George Eastman

George Eastman.jpeg

George Eastman is the main protagonist of the 1951 film A Place in the Sun. He's a laboring wage slave, and an aspiring, upwardly-mobile, lonely working-class man with evangelical roots and is obsessed with getting ahead and 'making it. He's also the nephew of Charles Eastman, the owner of a bathing-suit manufacturing factory.

He's loosely based on the real-life murderer Chester Gillette.

He was portrayed by Montgomery Clift.

Why He Rocks

  1. As this particular character is loosely based on Clyde Griffiths from the famous novel The American Tragedy, who in turn is based on Chester Gillette, the transition of the character to the big screen was handled fairly well. Also, it should be noted that Eastman is intentionally made more sympathetic and is easier to empathize with than his monstrous real-life counterpart. Usually this would be an instant red flag, but here his nasty actions are still shown, and the character becomes more complex as a result.
  2. Montgomery Clift is absolutely amazing as his character, and he manages to make you completely feel his pain in his troubles.
  3. His stands out amongst his uncle's famous, wealthy side of the family as being socially insecure and fairly poor, (to the point where's he's had to work as a bellhop at a Chicago hotel). and even when he's eventually allowed to work his wealthy uncle's factory, he's still very lonely as he's not allowed to socially interact with the female workers (which 90% of the employees are), as he felt that be secretly hanging out with Alice, he could fight back against mutual loneliness. And that's not even getting into his early life where his parents mainly dedicated their lives to religious work and he went to school until he was 13. Since then, he'd take any kind of job he could get to earn some money for the family (he was bus boy, elevator operator and a caddy with no training or proper education).
  4. Despite having quite a bit of flaws and corrupting factors, he's still a fairly good person based on how he's seen treating Angela Vickers and Alice Tripp, and especially falling in love with the former. It got to the point where even though he wanted to drown Alice to be free to marry Angela, he's ultimately unable do such a thing.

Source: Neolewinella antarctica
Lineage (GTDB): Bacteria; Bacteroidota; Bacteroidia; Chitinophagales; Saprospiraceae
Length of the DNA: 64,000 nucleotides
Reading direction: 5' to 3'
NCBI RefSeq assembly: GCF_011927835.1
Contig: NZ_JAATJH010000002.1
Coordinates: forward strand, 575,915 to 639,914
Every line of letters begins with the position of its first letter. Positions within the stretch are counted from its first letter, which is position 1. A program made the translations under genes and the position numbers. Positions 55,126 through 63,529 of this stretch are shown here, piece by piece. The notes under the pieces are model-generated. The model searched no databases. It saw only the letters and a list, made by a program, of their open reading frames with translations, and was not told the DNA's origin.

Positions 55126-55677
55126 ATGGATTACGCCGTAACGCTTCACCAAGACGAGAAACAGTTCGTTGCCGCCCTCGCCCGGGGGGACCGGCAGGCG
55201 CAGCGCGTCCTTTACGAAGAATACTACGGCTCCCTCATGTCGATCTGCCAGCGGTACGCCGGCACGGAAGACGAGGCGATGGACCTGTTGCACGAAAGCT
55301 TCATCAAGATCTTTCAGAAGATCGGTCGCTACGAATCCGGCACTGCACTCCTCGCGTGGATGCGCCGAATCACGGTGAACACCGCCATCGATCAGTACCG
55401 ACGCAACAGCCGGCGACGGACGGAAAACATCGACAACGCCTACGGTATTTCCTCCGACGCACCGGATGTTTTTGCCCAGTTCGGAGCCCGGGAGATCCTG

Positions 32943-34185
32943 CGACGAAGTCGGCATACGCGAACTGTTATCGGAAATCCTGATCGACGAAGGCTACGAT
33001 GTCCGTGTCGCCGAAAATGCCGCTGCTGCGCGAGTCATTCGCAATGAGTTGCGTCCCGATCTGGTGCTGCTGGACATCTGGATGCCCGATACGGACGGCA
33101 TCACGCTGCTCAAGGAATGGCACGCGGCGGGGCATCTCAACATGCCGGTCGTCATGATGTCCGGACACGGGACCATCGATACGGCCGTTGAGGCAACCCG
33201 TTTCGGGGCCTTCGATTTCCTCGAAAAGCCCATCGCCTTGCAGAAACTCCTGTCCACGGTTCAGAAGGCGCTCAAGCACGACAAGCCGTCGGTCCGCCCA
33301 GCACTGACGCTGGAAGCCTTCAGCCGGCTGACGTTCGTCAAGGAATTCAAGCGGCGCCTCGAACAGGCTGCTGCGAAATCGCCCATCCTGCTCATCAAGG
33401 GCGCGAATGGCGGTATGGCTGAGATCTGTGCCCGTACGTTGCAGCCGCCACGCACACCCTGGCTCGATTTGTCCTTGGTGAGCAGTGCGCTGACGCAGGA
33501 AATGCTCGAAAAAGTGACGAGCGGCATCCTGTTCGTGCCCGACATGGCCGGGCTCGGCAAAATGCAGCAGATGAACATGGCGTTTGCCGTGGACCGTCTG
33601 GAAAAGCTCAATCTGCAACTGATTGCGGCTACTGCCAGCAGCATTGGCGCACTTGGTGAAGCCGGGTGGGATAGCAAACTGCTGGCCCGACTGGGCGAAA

5. He's a great example of a compelling and intriguing tragic figure who slowly causes his own downfall. Specifically, he was a well-meaning factory worker with a rough life who just happened to get into a relationship with a female worker named Alice (dispute the restriction) and had sex with her, which would later come back to bite him. Then after meeting a Angela, a wealthy and generous woman and being introduced by her to the rich life, they'd fall in love with other and promise to stay in touch. Unfortunately, Alice had gotten pregnant from the duo's sex, leaving him tormented by a decision he had to make between a future in poverty married with pregnant Alice and the opportunity of "a place in the sun" with Angela. He had once tried eliminating his problem by attempting to drown Alice so he could be with Angela -- and though he couldn't go through with the plan, she drowned anyway. Later on, he's accused of murdering Alice for similar reasons and ends up getting a death sentence for his false crime.
Community content is available under CC-BY-SA unless otherwise noted.